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Nap or Napoleon

A card game for two or more players – five is a desirable number – played with a complete pack of fifty-two cards.

The cards are dealt one at a time to the player until each has five, the remainder being placed face downwards on the table. The player to the left of the dealer has the right to first call – or he may pass – and he may declare to make two or more tricks up to five (the latter called nap), according to the strength of his hand. He baa the option of leading, nd plays his hand, one card at a time, and the other players play in turn, a card of the same Buit, or discard a card of another suit if they have none of the suit played, and endeavour to prevent the c.aJJer making the number of tricks he has declared.

The caller makes his strongest suit trumps – the rirst card played indicating the suit – a trump being of greater value than any card of another suit. Tf any opponent cannot follow .suit when the caller plays a card of a non-trump suit, he may trump if he considers it advisable, as it would be if the cailer had led an ace.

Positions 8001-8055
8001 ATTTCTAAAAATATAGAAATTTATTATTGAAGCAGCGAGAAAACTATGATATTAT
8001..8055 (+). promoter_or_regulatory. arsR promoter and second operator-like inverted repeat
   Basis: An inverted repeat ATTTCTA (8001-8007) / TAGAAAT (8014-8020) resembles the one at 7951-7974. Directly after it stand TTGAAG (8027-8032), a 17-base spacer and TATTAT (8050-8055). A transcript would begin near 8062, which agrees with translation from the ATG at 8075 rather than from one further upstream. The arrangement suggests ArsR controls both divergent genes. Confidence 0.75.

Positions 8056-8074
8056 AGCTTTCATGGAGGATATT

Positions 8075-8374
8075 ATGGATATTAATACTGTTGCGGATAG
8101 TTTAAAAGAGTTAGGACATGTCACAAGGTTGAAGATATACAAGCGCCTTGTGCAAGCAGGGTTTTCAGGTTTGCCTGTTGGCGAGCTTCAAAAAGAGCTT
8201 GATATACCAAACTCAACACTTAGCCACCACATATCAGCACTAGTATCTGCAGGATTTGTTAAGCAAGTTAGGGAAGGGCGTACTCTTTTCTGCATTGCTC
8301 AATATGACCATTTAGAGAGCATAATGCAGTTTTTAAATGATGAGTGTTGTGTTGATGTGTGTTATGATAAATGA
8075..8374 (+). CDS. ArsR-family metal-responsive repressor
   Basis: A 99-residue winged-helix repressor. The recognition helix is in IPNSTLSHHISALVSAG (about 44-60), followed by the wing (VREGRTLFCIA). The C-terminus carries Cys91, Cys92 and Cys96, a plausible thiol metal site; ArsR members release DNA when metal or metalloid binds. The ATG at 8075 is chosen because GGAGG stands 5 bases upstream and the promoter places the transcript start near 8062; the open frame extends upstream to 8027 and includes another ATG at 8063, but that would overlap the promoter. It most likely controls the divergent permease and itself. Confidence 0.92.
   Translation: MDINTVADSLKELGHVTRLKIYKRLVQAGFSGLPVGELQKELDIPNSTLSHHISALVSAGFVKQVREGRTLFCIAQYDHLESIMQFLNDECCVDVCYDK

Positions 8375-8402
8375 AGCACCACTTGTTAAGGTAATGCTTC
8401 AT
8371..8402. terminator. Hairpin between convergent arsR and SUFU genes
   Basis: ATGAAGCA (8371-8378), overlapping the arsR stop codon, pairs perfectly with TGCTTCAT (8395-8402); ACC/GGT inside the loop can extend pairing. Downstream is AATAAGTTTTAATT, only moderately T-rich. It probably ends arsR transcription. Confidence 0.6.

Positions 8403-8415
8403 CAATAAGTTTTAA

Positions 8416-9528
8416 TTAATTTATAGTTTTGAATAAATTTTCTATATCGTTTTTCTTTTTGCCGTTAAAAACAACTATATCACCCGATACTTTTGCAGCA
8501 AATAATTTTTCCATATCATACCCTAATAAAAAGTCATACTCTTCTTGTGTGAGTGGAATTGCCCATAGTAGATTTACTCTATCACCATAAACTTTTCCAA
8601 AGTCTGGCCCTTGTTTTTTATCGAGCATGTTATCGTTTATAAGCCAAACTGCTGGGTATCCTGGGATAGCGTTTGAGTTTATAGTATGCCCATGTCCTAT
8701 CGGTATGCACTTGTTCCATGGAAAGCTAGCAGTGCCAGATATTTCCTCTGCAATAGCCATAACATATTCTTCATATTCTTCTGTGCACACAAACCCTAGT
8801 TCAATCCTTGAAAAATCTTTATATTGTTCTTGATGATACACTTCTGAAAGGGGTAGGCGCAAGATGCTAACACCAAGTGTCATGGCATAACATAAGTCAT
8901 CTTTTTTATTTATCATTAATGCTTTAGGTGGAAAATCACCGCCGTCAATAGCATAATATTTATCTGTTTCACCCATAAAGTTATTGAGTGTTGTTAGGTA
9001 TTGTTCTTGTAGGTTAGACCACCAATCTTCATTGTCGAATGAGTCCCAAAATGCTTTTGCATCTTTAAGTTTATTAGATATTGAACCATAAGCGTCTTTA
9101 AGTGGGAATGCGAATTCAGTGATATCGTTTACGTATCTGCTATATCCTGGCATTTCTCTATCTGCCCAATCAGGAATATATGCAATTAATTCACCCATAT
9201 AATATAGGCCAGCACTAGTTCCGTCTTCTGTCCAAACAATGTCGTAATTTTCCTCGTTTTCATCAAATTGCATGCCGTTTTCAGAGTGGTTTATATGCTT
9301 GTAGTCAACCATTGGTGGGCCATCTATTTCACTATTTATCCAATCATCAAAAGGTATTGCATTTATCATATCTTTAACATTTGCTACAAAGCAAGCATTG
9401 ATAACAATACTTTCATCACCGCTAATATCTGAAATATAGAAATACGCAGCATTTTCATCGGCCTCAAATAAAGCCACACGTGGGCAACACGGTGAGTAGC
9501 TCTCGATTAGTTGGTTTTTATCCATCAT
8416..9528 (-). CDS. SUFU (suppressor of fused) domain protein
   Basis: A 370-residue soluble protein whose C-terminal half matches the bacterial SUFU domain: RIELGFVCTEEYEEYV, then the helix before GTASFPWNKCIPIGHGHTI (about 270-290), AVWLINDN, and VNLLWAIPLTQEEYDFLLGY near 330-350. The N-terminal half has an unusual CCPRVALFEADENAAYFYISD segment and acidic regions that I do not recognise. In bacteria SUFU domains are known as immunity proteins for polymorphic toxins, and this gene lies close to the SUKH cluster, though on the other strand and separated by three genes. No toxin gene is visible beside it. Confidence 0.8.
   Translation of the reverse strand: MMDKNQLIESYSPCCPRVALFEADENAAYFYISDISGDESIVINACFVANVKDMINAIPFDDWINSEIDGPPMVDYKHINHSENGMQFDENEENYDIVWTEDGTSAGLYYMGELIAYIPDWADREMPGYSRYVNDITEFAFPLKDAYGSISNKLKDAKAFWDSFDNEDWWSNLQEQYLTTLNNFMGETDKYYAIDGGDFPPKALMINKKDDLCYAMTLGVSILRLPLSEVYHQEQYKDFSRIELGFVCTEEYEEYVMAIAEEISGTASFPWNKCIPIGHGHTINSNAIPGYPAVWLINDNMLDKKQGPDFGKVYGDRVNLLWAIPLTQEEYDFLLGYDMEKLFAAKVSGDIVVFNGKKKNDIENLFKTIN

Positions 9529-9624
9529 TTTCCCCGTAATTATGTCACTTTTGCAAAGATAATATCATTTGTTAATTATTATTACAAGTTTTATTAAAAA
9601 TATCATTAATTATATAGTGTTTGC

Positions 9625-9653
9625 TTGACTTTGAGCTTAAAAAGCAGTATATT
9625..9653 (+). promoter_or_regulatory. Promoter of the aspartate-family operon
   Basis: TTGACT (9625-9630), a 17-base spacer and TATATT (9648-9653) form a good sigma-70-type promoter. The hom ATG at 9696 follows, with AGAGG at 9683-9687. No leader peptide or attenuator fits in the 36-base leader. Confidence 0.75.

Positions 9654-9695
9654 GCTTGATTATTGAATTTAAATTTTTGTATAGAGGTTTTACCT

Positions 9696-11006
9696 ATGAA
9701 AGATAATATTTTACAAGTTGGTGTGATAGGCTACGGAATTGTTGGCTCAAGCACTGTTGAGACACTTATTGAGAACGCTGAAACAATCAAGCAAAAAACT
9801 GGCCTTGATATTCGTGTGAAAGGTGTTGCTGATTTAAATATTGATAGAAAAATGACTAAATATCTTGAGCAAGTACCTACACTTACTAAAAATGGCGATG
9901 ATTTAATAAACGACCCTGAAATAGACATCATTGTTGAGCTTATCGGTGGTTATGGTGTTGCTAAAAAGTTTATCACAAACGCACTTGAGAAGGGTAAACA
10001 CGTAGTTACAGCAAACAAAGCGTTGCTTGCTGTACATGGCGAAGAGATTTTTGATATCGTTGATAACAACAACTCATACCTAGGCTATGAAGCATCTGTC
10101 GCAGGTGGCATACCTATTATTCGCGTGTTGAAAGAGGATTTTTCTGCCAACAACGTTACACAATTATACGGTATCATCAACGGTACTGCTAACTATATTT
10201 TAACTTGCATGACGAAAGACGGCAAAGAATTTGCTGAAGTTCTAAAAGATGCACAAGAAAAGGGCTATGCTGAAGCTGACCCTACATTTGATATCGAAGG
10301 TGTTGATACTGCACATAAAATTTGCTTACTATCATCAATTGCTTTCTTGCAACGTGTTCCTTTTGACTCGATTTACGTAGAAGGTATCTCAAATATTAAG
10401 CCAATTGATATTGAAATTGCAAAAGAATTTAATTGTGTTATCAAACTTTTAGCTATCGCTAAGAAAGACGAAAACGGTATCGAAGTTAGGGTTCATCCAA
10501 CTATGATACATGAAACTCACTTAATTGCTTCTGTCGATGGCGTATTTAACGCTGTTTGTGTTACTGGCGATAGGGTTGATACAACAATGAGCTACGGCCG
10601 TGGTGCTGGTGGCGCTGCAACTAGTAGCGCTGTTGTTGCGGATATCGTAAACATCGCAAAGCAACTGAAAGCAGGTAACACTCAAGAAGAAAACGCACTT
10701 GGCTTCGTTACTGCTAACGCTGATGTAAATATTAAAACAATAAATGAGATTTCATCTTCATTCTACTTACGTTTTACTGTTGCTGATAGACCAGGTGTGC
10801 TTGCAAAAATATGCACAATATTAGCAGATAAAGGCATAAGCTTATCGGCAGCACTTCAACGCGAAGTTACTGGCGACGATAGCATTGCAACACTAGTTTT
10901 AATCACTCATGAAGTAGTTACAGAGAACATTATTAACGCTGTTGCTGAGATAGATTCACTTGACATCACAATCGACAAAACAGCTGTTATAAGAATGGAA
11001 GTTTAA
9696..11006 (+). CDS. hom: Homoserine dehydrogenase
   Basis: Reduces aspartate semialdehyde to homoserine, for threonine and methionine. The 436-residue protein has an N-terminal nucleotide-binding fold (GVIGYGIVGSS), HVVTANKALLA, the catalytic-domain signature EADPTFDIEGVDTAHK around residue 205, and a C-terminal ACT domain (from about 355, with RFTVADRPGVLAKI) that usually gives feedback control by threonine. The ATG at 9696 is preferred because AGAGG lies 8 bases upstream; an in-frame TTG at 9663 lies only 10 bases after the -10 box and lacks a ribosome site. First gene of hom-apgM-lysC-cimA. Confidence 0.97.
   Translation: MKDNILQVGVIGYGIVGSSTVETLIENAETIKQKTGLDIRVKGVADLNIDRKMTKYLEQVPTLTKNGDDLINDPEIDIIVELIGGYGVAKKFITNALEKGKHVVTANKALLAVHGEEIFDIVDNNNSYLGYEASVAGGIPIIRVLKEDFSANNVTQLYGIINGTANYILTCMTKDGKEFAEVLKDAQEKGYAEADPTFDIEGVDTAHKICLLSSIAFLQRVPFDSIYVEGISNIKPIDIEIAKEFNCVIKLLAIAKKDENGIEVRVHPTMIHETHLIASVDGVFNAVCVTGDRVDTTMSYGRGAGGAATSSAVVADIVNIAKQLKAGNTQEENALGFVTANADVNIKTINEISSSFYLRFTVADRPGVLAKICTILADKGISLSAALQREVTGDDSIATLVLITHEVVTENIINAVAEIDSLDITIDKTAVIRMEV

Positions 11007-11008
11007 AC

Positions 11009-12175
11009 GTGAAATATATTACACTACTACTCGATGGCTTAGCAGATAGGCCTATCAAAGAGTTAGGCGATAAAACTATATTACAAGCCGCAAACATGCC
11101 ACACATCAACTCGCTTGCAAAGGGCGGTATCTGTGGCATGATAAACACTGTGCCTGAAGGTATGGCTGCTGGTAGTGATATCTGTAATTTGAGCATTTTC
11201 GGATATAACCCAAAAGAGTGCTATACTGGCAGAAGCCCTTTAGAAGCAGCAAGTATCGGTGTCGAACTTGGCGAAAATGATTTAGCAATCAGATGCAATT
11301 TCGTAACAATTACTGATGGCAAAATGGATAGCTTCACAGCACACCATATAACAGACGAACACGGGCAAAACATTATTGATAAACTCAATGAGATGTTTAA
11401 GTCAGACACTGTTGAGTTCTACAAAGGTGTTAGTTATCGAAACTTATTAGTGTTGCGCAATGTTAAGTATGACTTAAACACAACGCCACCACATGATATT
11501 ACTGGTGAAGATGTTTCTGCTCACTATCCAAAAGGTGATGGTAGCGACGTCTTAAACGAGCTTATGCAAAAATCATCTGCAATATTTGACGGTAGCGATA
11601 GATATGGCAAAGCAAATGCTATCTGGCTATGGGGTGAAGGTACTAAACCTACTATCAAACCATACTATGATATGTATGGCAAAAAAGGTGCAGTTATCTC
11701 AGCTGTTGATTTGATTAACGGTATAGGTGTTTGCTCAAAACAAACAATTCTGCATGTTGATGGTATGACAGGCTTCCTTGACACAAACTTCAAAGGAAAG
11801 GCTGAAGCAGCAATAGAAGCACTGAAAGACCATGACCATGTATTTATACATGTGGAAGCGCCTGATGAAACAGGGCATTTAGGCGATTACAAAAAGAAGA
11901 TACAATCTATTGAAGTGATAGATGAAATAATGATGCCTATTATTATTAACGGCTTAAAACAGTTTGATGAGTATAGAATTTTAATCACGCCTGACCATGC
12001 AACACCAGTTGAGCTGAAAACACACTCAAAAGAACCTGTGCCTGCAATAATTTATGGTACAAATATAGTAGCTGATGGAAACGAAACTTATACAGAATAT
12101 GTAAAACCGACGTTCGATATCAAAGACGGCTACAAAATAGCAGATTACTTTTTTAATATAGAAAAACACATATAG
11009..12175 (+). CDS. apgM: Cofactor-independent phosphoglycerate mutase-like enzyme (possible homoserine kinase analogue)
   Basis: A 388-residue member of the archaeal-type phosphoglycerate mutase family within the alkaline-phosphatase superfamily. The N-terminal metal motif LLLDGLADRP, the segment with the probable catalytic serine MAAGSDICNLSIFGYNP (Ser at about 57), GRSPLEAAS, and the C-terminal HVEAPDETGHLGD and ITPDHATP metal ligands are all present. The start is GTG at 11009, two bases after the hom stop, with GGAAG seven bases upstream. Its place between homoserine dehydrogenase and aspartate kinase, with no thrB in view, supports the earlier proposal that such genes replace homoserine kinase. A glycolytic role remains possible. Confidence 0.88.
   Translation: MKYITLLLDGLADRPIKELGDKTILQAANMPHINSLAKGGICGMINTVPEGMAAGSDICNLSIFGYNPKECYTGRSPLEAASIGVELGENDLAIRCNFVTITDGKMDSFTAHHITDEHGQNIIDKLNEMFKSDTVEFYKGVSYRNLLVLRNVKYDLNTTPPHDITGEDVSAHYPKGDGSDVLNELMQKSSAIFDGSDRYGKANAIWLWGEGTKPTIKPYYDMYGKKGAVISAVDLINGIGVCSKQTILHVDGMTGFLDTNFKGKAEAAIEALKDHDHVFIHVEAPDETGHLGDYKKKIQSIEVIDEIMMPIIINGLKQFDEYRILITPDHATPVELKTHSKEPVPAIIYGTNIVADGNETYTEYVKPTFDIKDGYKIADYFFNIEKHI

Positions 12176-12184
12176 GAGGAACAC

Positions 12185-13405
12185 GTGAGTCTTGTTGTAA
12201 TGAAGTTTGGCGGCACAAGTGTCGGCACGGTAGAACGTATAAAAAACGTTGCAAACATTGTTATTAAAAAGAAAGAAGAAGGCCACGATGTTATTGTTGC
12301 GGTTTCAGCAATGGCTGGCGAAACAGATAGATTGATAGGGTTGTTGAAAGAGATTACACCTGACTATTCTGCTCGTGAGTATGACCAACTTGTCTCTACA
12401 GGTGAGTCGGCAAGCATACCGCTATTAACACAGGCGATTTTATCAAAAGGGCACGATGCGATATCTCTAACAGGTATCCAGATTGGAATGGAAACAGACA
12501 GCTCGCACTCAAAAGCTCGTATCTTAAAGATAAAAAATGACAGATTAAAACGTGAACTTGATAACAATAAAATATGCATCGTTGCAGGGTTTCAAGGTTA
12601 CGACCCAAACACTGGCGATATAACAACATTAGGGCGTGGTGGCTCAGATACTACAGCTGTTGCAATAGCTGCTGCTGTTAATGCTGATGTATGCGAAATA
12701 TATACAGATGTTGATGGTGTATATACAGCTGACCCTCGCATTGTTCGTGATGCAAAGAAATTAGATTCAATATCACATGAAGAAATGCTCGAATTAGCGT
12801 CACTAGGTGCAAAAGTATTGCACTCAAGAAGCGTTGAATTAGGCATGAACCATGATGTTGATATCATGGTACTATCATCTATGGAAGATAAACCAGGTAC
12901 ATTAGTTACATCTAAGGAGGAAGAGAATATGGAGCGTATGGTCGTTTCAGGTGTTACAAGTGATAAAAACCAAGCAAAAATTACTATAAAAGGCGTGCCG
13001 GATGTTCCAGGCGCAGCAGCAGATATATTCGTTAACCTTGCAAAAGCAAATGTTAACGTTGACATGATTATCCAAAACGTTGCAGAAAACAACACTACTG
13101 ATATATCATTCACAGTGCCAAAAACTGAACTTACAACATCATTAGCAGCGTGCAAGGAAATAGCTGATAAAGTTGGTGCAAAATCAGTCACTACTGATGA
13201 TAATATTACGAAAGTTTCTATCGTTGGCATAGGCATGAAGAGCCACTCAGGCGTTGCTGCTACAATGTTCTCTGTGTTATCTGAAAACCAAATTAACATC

If the caller succeeds in making the number of tricks he declared, he receives payment for that number from each opponent, but if he fails he pays the agreed sum to each of his opponents.

Should one player call, say, two, and another player three, the call of the latter, if not overcalled by another player, takes precedence over that of the first caller. Nap, or five tricks, is usually the highest call, and generally receives double stakes if successful, but pays single stakes only if lost. Sometimes it is agreed to have a higher call than Nap, namely Napoleon, when the stakes, if so arranged previously, are trebled when the call is successful.

When a player calls Nap, or Napoleon, it is customary for him to exercise the right of taking the top card of the remainder of the pack, retaining it if it strengthens his hand, or discarding it if it Is not beneficial to his hand.

Another call often included in this game is misero, ranking between the calls of two and three, in which every trick must be lost. So far as stakes are concerned, a misere usually has the valoe of a call of three, but sometimes of two only.

Although not a very skilful game, the better players, the cards being more or less equally distributed, will usually be the greater winners.

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